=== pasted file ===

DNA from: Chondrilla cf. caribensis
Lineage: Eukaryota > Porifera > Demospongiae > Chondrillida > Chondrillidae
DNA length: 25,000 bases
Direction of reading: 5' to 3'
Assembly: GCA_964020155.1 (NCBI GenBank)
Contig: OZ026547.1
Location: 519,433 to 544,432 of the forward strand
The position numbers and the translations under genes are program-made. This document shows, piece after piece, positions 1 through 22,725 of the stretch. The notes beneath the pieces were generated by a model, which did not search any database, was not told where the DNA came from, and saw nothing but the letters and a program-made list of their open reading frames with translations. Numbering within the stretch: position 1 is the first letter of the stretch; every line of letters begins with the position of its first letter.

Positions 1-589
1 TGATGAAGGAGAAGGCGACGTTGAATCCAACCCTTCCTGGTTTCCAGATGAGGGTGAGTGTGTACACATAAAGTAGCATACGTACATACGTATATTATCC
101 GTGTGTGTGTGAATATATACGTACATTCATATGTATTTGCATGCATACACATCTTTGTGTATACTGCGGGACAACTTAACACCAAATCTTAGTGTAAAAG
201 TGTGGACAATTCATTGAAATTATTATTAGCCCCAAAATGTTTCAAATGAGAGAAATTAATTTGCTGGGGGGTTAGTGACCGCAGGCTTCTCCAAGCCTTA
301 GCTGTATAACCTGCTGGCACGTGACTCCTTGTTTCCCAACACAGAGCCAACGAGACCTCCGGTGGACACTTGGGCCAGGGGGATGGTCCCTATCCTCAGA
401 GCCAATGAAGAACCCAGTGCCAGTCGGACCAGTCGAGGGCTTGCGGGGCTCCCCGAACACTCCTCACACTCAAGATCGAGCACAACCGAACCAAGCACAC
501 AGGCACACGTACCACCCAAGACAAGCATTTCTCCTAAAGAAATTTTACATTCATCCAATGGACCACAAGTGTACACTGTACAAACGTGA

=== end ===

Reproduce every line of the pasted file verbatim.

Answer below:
DNA from: Chondrilla cf. caribensis
Lineage: Eukaryota > Porifera > Demospongiae > Chondrillida > Chondrillidae
DNA length: 25,000 bases
Direction of reading: 5' to 3'
Assembly: GCA_964020155.1 (NCBI GenBank)
Contig: OZ026547.1
Location: 519,433 to 544,432 of the forward strand
The position numbers and the translations under genes are program-made. This document shows, piece after piece, positions 1 through 22,725 of the stretch. The notes beneath the pieces were generated by a model, which did not search any database, was not told where the DNA came from, and saw nothing but the letters and a program-made list of their open reading frames with translations. Numbering within the stretch: position 1 is the first letter of the stretch; every line of letters begins with the position of its first letter.

Positions 1-589
1 TGATGAAGGAGAAGGCGACGTTGAATCCAACCCTTCCTGGTTTCCAGATGAGGGTGAGTGTGTACACATAAAGTAGCATACGTACATACGTATATTATCC
101 GTGTGTGTGTGAATATATACGTACATTCATATGTATTTGCATGCATACACATCTTTGTGTATACTGCGGGACAACTTAACACCAAATCTTAGTGTAAAAG
201 TGTGGACAATTCATTGAAATTATTATTAGCCCCAAAATGTTTCAAATGAGAGAAATTAATTTGCTGGGGGGTTAGTGACCGCAGGCTTCTCCAAGCCTTA
301 GCTGTATAACCTGCTGGCACGTGACTCCTTGTTTCCCAACACAGAGCCAACGAGACCTCCGGTGGACACTTGGGCCAGGGGGATGGTCCCTATCCTCAGA
401 GCCAATGAAGAACCCAGTGCCAGTCGGACCAGTCGAGGGCTTGCGGGGCTCCCCGAACACTCCTCACACTCAAGATCGAGCACAACCGAACCAAGCACAC
501 AGGCACACGTACCACCCAAGACAAGCATTTCTCCTAAAGAAATTTTACATTCATCCAATGGACCACAAGTGTACACTGTACAAACGTGA